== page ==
Journal of Minimally Invasive Surgery 2021; 24(1): 10-17
Safety and feasibility of laparoscopic sleeve gastrectomy with loop duodenojejunal bypass for obesity
Amar Vennapusa1, Ramakanth Bhargav Panchangam2, Charita Kesara1, Nazneen Mallick1
1Department of Bariatric and Metabolic Surgery, Dr. Amar Bariatric & Metabolic Center, Hyderabad, Telangana, India
2Department of Endocrine and Metabolic Surgery, Endocare Hospital, Vijayawada, India
Correspondence to: Amar Vennapusa
Department of Bariatric and Metabolic Surgery, Dr. Amar Bariatric & Metabolic Center, Plot No - 99, Ground Floor, Next to Chiranjeevi Blood Bank, Opposite to Metro Pillar C1588, Road No - 1, Jubilee Hills Check Post Road, Jubilee Hills, Hyderabad, Telangana 500033, India
Tel: +91-96766-75646
Received: July 30, 2020; Revised: November 10, 2020; Accepted: December 1, 2020; Published online: March 15, 2021.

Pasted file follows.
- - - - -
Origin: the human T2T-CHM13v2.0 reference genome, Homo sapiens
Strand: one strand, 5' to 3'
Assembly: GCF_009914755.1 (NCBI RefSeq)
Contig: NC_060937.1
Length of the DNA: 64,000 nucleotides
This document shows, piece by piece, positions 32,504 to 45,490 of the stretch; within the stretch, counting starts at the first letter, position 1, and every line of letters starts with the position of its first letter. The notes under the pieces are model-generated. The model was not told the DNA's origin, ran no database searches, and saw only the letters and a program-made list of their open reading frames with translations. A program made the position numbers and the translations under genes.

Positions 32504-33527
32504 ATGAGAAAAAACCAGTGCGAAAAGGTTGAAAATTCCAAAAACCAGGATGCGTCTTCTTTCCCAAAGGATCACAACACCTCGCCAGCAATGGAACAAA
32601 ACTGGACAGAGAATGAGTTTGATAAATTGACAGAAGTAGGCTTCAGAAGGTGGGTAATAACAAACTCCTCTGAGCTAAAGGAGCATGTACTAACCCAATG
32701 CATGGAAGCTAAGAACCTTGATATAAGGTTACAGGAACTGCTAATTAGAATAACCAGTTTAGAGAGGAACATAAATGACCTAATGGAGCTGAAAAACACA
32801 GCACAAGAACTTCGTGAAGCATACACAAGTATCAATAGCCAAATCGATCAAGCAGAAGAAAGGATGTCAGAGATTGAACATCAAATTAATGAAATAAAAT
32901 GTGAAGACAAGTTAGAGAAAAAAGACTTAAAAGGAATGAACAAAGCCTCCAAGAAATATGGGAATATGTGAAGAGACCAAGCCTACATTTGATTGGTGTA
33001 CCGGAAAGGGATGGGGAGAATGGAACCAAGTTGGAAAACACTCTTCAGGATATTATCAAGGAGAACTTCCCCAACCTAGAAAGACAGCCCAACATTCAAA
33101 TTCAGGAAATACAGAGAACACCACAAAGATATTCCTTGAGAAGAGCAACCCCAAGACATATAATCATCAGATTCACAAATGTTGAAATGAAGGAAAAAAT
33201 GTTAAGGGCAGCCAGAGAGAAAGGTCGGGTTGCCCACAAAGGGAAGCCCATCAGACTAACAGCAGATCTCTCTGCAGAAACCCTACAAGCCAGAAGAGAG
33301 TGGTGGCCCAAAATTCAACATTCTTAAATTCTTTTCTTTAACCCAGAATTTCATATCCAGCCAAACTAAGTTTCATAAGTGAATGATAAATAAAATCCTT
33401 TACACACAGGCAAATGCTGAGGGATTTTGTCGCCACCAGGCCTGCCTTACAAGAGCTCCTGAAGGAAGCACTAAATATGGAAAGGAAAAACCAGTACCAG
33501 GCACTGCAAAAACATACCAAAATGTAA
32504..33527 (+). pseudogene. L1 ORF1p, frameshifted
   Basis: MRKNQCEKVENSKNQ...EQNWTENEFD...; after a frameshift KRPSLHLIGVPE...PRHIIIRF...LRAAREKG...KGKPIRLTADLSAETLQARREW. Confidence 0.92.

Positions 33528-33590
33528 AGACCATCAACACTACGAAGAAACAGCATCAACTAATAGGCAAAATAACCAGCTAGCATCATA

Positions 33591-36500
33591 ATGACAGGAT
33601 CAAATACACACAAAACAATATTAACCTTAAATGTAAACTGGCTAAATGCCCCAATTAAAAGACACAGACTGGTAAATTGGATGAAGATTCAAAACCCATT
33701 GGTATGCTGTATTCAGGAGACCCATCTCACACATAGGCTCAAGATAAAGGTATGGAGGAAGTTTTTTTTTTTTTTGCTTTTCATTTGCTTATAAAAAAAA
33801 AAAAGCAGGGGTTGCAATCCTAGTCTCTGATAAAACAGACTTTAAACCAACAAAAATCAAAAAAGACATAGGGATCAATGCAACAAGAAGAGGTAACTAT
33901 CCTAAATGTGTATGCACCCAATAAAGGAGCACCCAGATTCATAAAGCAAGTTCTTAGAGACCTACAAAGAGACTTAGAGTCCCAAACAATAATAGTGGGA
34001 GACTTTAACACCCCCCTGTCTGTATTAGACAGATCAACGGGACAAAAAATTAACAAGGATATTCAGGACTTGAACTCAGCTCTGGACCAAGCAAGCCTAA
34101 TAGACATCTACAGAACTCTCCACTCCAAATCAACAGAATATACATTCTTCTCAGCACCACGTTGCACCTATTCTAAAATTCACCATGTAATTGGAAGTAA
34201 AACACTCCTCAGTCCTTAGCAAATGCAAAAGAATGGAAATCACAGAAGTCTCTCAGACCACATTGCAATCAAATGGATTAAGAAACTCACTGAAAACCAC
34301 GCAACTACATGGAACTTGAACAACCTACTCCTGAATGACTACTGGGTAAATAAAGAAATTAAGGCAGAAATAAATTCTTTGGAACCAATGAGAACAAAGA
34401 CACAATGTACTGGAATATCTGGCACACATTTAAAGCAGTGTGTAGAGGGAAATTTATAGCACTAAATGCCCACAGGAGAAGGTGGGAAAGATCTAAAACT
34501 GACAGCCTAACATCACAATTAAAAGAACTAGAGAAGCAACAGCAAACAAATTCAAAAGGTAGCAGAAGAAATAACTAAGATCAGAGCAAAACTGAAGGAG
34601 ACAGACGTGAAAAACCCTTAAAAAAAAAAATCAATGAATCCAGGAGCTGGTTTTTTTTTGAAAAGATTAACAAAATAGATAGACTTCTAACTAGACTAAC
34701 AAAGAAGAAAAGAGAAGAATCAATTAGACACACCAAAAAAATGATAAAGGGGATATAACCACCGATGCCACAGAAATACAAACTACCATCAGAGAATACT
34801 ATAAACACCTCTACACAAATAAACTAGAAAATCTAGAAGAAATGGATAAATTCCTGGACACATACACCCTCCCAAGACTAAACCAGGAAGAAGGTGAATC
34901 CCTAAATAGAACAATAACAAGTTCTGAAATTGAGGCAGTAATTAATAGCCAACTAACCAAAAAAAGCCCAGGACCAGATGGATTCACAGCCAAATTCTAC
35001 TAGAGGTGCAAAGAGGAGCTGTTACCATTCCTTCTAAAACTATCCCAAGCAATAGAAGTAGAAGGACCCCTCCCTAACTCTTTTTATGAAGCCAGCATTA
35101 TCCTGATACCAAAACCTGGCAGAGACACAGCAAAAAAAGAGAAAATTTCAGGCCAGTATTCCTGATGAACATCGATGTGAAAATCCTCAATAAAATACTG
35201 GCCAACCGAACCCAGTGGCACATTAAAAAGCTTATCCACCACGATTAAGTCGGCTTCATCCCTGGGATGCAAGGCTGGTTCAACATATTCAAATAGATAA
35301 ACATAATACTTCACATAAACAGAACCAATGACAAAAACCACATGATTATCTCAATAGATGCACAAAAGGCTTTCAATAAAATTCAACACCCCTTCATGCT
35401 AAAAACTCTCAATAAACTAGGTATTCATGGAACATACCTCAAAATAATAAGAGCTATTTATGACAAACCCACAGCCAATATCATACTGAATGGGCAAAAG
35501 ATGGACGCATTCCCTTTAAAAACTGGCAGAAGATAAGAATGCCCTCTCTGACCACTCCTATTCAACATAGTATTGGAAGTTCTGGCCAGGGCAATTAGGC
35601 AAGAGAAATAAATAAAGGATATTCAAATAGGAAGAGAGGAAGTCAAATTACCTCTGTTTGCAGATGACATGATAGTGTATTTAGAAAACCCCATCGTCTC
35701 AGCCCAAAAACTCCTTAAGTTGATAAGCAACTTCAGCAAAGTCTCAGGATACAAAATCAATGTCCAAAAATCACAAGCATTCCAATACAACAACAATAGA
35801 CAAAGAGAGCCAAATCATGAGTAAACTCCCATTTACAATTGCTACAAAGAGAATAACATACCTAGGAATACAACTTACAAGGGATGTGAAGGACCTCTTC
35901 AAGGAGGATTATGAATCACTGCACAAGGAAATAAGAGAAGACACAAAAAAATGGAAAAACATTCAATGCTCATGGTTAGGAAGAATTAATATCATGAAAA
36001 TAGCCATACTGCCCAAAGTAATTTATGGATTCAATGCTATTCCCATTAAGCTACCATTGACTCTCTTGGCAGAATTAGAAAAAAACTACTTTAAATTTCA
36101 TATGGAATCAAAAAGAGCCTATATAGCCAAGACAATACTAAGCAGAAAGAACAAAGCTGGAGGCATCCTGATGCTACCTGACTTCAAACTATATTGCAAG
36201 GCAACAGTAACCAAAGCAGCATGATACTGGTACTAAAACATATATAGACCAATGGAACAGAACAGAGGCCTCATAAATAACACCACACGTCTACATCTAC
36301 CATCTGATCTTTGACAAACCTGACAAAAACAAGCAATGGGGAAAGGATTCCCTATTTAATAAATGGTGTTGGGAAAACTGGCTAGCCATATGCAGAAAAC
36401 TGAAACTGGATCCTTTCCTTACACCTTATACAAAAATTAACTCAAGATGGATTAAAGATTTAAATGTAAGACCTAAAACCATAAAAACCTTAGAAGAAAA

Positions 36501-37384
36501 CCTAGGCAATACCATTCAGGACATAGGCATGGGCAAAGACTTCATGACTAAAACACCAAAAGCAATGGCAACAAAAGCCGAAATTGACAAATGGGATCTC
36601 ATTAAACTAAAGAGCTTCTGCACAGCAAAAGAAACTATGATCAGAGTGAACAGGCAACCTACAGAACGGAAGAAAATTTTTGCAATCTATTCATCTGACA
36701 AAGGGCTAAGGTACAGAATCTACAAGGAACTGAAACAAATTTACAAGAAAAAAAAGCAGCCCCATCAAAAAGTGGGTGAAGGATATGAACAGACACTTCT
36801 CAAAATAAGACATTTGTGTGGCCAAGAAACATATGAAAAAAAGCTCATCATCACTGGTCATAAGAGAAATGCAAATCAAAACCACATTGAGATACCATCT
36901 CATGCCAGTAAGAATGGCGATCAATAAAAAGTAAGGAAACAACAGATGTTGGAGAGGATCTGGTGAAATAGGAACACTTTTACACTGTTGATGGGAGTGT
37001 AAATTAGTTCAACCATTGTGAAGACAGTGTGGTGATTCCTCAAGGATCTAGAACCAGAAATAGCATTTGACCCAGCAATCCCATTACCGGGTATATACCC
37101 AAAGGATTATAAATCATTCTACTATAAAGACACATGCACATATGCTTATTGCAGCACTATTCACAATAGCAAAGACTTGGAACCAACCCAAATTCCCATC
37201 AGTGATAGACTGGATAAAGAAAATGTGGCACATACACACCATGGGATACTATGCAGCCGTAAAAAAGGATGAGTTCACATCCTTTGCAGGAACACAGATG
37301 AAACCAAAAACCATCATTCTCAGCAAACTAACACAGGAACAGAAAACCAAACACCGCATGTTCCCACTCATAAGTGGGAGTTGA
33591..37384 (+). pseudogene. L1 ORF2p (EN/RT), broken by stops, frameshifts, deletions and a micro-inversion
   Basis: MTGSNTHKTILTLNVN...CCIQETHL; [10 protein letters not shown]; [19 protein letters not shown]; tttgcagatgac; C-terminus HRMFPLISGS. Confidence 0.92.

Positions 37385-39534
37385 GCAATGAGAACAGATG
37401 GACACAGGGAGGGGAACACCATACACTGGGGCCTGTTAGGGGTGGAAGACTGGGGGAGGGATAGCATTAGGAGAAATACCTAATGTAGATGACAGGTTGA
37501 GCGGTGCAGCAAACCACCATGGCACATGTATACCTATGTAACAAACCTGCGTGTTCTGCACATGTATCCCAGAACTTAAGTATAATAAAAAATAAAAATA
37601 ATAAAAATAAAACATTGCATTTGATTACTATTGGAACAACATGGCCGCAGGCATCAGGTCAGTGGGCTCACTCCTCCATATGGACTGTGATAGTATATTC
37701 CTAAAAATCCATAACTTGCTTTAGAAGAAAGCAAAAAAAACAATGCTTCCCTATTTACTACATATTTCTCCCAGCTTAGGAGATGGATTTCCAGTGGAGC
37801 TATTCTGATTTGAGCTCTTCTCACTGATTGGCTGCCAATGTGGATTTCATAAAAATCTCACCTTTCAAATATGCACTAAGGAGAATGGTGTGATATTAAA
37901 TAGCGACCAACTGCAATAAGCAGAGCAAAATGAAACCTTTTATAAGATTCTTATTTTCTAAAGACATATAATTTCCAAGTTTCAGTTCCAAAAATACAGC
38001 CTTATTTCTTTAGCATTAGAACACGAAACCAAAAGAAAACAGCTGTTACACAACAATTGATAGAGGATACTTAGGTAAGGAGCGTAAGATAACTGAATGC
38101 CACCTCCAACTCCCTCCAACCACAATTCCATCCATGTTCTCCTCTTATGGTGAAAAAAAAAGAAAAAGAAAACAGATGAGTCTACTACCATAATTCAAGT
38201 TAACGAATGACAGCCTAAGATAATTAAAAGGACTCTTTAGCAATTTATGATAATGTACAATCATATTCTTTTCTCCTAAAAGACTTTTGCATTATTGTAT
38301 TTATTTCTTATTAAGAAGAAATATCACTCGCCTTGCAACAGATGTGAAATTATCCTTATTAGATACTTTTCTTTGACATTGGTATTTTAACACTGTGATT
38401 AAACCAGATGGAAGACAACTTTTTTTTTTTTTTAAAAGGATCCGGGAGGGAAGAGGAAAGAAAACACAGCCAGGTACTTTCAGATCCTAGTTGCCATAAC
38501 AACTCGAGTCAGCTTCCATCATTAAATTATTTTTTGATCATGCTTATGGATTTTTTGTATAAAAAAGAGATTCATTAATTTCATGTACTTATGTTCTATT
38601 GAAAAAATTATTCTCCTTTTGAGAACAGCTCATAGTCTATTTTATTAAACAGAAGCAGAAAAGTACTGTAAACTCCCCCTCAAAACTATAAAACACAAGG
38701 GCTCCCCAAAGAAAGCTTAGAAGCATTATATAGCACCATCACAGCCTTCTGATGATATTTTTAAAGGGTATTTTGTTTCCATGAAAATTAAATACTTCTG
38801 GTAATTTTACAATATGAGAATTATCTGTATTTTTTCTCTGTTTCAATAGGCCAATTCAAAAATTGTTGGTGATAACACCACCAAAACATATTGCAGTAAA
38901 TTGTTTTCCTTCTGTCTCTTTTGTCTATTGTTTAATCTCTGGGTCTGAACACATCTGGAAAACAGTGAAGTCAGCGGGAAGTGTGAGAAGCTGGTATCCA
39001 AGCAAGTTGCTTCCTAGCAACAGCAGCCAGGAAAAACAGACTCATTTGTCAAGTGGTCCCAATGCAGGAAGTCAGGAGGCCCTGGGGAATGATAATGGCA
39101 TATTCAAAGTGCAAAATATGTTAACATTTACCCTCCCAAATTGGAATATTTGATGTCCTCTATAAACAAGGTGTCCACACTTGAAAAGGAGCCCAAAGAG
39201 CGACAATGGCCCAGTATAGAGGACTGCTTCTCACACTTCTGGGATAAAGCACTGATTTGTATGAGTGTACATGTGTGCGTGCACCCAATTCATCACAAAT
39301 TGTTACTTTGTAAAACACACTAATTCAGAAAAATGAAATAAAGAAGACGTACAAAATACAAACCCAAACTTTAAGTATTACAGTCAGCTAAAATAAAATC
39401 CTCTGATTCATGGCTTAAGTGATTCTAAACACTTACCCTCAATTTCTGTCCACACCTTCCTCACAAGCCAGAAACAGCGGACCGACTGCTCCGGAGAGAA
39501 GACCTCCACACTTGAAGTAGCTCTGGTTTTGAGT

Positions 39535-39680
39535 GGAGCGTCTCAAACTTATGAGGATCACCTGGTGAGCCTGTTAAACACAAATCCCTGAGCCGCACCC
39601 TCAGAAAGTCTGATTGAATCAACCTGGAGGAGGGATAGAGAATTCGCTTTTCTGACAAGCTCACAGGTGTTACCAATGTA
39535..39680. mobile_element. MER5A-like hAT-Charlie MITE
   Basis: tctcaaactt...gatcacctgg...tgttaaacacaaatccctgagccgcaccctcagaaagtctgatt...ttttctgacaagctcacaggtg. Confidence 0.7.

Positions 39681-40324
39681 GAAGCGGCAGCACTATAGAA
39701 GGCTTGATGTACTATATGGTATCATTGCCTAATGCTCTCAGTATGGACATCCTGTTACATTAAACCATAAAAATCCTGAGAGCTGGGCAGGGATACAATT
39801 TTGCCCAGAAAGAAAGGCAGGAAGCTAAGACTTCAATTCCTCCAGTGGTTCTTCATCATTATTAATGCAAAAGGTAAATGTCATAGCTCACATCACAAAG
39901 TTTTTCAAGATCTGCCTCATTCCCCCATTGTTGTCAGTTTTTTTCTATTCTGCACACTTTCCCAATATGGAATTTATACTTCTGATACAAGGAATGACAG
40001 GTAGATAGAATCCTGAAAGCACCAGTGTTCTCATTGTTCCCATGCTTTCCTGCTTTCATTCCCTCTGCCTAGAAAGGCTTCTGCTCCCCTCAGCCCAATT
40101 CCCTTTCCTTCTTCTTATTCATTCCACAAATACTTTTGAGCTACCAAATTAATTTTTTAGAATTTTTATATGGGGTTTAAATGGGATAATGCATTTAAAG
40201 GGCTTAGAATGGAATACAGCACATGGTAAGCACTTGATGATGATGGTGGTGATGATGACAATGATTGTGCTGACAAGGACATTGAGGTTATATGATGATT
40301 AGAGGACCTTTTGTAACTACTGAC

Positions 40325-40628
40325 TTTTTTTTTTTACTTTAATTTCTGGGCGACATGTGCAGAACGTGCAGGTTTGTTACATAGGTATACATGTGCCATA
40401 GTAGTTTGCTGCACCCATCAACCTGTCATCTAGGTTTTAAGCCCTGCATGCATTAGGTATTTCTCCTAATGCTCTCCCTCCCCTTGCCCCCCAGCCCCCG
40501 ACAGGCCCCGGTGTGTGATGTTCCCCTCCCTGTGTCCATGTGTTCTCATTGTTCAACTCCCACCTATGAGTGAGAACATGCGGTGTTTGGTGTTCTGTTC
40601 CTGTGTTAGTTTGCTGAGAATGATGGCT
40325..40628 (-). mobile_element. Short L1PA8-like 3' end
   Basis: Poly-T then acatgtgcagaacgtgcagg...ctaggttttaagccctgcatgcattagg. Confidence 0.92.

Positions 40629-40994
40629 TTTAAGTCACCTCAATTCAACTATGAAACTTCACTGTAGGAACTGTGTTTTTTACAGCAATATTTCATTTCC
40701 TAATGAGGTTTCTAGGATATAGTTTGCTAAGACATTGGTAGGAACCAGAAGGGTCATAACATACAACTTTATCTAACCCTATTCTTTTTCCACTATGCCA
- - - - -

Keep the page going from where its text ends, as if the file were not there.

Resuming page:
© The Korean Society of Endo-Laparoscopic & Robotic Surgery.

cc This is an Open Access article distributed under the terms of the Creative Commons Attribution Non-Commercial License ( which permits unrestricted non-commercial use, distribution, and reproduction in any medium, provided the original work is properly cited.
Purpose: Laparoscopic sleeve gastrectomy (SG) with loop duodenojejunal bypass (LDJB) is a combination of SG and one anastomosis gastric bypass surgeries. This study was intended to evaluate the safety and feasibility of SG-LDJB surgery.
Methods: This was a retrospective study analyzing SG-LDJB surgery using 250-cm length biliopancreatic limbs that was performed between May 2013 and December 2017 in 113 Indians with obesity. All demographic, clinical, operative, and follow-up data were analyzed for weight loss and diabetes remission efficacy. Weight-loss success was defined as percentage of total weight loss (%TWL) ≥ 25%. Diabetes remission was defined as hemoglobin A1c < 6% without the need for antidiabetic medications. Safety and feasibility were analyzed in terms of intraoperative and postoperative complications and serum albumin, iron, and calcium levels.